Wednesday, October 22, 2008

Bringing back the Old School Style.

This'll likely be of interest to Efrem and some others, not so much to some. Your mileage may vary.

*Important Note*
This post is not under any circumstances designed to be a debate on the theory of "System Matters" or really any other game system debate. There's no debate. It is what it is.

"Just as a casual observation, anyone who considers the presence of Vancian magic a dealbreaker is probably lost to us, and I'm ok with that.

Personally, I view the pulp fantasy roots of the game as a feature and not a flaw, and I'm glad that there is an edition of the game for people who don't, because that is not a version of the game I am very interested in publishing."

Erik Mona, Publisher,
Paizo Publishing

There is a resurgence in Pulp Gaming lately; specifically in gaming via old school games ala Original D&D, 1st Edition AD&D and the like (new systems designed under the OGL as a loose framework based upon the classics).

The important clarification here is that it isn't necessarily as a "vehicle for killing monsters and getting loot" but as roleplaying as was done at the time (full-bodied roleplaying; playing the hilt out of their character in situations in and out of combat in very loose systems).

The core of the argument is that the systems were designed for IMAGINATION to play the largest portion of the game...not system.

It is steadfastly against newer, more streamlined systems which remove the imagination elements in place of simply being okay to create homebrew/ ad hoc solutions, and play without a "net" of system.

Ultimately: System Doesn't Matter*
*More accurately, if system matters to games where system matters.
Does System Matter?
If it matters to YOU...then yes...system matters. (Play any game only as it was written)
If it doesn't matter to you...then no...system doesn't matter.
(Play old-school style)

The largest push on this is coming from a resentment of game systems that posit that the game is written to be encapsulated by the rules/ systems/ mechanics...and if it isn't in the's not a part of the game.

This is strictly the opposite of many gaming theories that have come forward in the past eight years or so.

The goal of these folks is that the purpose of this old school resurgence is to bring back an interest in gaming that is definitely and very literally"outside the box". Game systems that are purposefully loose (sometimes published in PDF AND DOC formats so you can easily adjust to fit.) so that most of the roleplay elements of the game are free-form and free for imagination to take the front seat in the game, not contained neatly between the lines of the game mechanics.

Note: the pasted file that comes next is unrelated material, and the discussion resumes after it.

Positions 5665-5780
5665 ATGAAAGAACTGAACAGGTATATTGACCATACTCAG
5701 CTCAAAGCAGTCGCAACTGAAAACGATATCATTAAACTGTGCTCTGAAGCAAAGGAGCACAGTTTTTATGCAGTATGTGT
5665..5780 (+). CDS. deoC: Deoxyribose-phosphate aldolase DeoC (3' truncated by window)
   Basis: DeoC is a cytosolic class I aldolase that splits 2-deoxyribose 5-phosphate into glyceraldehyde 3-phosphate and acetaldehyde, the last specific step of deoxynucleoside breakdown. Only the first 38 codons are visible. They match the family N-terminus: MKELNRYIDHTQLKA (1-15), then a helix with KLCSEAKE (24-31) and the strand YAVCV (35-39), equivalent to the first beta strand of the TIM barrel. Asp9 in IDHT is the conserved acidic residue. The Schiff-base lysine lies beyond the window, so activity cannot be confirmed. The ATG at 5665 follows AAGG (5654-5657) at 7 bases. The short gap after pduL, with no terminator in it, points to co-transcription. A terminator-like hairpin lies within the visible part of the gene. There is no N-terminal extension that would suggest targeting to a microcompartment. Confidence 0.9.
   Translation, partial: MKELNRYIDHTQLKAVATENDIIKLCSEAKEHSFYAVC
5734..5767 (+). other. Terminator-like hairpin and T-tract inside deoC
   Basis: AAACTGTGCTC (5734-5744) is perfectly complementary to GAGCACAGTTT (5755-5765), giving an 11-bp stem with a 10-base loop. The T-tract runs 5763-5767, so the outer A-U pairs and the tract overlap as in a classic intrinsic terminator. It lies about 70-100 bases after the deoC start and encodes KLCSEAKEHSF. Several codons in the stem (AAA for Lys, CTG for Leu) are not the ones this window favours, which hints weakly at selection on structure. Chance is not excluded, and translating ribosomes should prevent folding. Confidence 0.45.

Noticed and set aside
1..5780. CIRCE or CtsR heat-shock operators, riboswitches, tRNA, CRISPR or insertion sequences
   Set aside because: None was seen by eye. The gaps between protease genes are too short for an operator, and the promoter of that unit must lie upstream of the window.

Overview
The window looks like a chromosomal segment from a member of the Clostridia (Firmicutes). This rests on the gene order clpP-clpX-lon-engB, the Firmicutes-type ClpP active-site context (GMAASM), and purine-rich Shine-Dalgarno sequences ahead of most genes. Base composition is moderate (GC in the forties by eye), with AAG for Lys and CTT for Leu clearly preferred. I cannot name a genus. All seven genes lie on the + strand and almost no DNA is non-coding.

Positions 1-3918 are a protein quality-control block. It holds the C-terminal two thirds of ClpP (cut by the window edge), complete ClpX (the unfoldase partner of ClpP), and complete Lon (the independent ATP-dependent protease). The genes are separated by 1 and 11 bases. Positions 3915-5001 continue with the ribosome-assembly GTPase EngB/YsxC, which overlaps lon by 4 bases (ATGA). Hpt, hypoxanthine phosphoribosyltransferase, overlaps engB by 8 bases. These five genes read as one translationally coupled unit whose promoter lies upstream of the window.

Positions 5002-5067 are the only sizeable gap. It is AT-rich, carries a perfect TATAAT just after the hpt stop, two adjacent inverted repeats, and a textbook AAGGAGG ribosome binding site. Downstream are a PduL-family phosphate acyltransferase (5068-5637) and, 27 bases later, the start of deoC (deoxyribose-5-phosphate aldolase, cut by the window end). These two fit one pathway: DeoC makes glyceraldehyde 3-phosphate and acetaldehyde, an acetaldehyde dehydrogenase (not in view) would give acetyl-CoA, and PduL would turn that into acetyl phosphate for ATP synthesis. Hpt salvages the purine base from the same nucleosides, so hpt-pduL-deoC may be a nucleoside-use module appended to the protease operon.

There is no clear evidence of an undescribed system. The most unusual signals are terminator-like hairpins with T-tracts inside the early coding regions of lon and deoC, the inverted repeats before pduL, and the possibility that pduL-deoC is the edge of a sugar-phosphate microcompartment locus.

For a long time these game theories and gaming preferences have been derided as poorly written, very loose and incoherent. The position here is that they aren't loose or incoherent so much as they are designed to place a MUCH greater importance on the players and GM to roleplay the game and use imagination as the very heart of the game and cooperation and trust in GM Fiat...not the system.

GM Fiat is expected. Game systems are guidelines only...and less is better when it comes to anything that would inhibit the role of imagination, specifically social interactions and non-combat interactions...but even including combat interactions when you deem fit (see DM Fiat).

A LARGE chunk of this is based on a trust system where the GM is the final arbiter of the game: cooperate, don't rely on the system to get you around a GM decision.

Some folks are really getting fired up about this. Games, campaign settings and adventures are being developed for this by respectable developers. This isn't just some grass-roots, effort by home actually has a following.

I have to admit a bit of admiration for folks spearheading this shift in paradigm away from the more recent trend of one game theory and the necessity of game theory to be this deep academic discipline.

For a while now there really hasn't been an opposition to the modern theories, just a divide between:
a. System Matters (and a large body of academic work developed to reinforce and justify the prevalence of this theory)

b. System Doesn't Matter (and the body of work that came before that was based on very little crunchy system and elaborate game design theories and an absolute reliance on imagination, cooperation and GM Fiat).